Coach – Personal Trainer
We watched the same event, on the same couch, very differently.
He watched as a spectator. The whole world was curious what would happen. I watched excitedly and humbly as a student of the sport, and pridefully and empathetically as a fellow boxer. He watched the whole picture. I watched each combination, angle, and weave. Between rounds he took the time to grab a drink or go to the bathroom. I was fascinated by the coaching in the corner and wanted to hear every word. I imagined what my trainer, Sione, would say.
It then (somewhat obviously) occurred to me that most people watching the event have never trained for a fight. They couldn’t understand the physical and emotional roller coaster training is, the pressure of the night, the lights, the crowd – never mind half the world watching! There was so much context that they were missing! To be fair…I’m quite sure they don’t care, but to me it was like reading a quarter of a book. How could you fully appreciate it?
I enjoyed the pre-fight press conferences as much as the fight itself. McGregor’s personality is brilliant, his outer confidence unwavering. You may have thought that he is entertaining or obnoxious – or even that he’s just raising the purse of the fight. Before I trained and fought it annoyed me when fighters were so over-the-top cocky. Now I know that if you don’t wholeheartedly believe you are superhuman, you literally can’t do this. McGregor’s press confidence made me believe in him – that he actually had a shot – simply because he seemed to steadfastly believe in himself. One ounce of doubt – in yourself or your training – and you are done before you start. Fighting is as much, if not more, mental than physical.
Of course, if the physical goes, like it did in round 10, then the mental follows…and vice versa. I used to wonder how such well-conditioned and trained athletes got so tired that they actually stopped fighting to hug each other. Now I know how three minutes can feel like 30. How self-doubt can grow exponentially by the second and can destroy you. I know that you need to train harder than the fight is going to be. You need to do more rounds, with less rest, not only for your physical conditioning, but so that when you are tired you can remember that you have done more than this, and it will give you confidence to endure it.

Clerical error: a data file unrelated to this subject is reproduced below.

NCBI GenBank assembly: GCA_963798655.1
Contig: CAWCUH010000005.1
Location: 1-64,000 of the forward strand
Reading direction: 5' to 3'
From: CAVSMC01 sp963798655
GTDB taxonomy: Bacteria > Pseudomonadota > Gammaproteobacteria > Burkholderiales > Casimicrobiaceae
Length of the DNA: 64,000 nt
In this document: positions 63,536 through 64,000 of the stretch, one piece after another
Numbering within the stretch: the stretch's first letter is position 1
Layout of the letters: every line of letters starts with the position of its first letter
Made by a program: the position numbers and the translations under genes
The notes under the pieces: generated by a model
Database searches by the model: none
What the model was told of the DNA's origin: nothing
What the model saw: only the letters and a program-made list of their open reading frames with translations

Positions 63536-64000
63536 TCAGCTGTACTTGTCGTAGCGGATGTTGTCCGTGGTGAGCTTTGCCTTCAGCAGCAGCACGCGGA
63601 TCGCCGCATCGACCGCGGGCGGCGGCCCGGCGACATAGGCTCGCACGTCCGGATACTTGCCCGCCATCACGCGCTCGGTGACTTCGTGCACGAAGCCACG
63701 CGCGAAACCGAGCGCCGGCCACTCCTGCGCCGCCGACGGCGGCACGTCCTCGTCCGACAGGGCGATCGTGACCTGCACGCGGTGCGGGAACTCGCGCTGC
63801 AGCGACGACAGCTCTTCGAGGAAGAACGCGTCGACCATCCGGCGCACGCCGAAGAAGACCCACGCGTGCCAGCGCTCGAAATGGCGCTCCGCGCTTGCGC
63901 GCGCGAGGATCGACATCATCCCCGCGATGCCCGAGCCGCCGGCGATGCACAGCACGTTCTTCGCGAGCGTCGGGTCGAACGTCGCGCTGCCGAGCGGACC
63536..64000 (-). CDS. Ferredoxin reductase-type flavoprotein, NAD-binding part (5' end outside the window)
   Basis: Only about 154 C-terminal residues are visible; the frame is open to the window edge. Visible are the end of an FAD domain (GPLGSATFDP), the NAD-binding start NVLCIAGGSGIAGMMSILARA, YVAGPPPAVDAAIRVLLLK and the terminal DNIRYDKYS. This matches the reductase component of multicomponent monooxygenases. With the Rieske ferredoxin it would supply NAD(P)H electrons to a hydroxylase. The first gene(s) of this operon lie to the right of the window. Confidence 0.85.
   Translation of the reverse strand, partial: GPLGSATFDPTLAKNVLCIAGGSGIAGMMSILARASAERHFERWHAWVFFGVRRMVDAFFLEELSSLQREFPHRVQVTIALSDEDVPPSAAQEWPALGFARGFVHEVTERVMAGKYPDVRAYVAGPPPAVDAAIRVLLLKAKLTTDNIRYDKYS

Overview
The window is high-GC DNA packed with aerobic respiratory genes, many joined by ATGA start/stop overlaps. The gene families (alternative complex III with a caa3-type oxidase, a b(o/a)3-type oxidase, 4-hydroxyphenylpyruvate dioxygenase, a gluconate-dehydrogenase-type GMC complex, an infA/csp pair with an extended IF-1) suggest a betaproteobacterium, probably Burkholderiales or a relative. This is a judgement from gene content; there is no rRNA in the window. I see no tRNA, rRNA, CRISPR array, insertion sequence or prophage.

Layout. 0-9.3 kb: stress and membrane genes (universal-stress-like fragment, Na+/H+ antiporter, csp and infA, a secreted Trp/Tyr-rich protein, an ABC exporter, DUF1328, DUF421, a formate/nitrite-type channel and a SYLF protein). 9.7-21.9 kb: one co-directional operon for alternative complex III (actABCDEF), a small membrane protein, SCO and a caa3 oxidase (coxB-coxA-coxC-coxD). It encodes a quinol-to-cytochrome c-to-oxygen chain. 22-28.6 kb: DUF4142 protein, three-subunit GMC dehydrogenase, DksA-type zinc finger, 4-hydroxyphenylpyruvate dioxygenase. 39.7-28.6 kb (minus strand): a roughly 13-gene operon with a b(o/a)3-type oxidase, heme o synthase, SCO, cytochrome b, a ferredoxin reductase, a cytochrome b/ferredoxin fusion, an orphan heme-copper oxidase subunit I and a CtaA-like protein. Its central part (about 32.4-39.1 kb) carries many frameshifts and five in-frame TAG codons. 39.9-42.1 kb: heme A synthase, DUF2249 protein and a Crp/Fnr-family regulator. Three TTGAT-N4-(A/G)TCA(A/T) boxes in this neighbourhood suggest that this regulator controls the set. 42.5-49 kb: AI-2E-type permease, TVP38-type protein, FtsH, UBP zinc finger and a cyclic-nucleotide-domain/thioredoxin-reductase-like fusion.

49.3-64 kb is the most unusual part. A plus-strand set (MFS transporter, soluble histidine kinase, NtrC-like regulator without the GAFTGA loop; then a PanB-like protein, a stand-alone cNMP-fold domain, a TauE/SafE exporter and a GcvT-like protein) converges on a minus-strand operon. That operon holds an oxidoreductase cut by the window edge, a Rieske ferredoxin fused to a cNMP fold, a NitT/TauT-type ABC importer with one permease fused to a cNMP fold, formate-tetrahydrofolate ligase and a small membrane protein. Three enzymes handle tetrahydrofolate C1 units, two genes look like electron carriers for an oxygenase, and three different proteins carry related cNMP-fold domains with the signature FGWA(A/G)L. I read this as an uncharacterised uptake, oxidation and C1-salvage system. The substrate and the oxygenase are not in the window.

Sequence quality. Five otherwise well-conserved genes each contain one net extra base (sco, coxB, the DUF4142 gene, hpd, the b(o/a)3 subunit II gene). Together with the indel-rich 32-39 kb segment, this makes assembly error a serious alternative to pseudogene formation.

Post-fight McGregor posted this on social media about his camp:
Getting to 12 rounds alone in practice was always the challenge in this camp. We started slowly getting to the 12 and decreasing the stress in the rounds the closer it got to 12. I think for the time we had, 10 weeks in camp, it had to be done this way. If I began with a loaded 12 rounds under much stress I would have only hit a brick wall and lost progress as a result and potentially not made the fight. A little more time and we could have made the 12 cleanly, while under more stress, and made it thru the later rounds in the actual fight.”
Do I need to mention that I also love the post-fight analysis and camaraderie? It might surprise people to know that once the fight is over you don’t hate your opponent – no matter how much trash talk and head games happen before. In fact, it’s the opposite. You don’t respect anyone in the room more than them. This was evident even at this top level with both fighters.
Mayweather and McGregor put on a good show. It is fun for everyone to watch a good fight, but boxing is hard. Not everyone can do it. Boxing is scary. Not everyone can face fear. Boxing is humbling. Not everyone has the resilience to continue. Boxing is introspective. Not everyone wants to be tested so hard they see what they’re made of.
But those of us who do are bonded through these things. We are different than most of the viewers…we are fighters.
– Coach Amy
*Training for a fight is one of the most important things I’ve done in my life. It taught me what I am capable of. I had absolutely no idea of my personal potential before training. I thought I did, but I was limiting myself incredibly. It gave me extreme highs and lows and taught me how to manage them both. It gave me self confidence that I didn’t even know I was lacking. It gave me perspective. I now can measure everything in my life to – “no problem…at least I’m not being punched in the face right now”. 🙂 It got me in the best shape of my life. It gave me belonging – in a community of fighters, and here at my gym home FA Boxing. It has given me some of the best “fox hole” friends I have ever had.
If you have ever even considered for one second that you’d like to be a fighter, or would like to fight again, FA Boxing has an exciting announcement just for you. Maybe I’ll see you in the ring soon!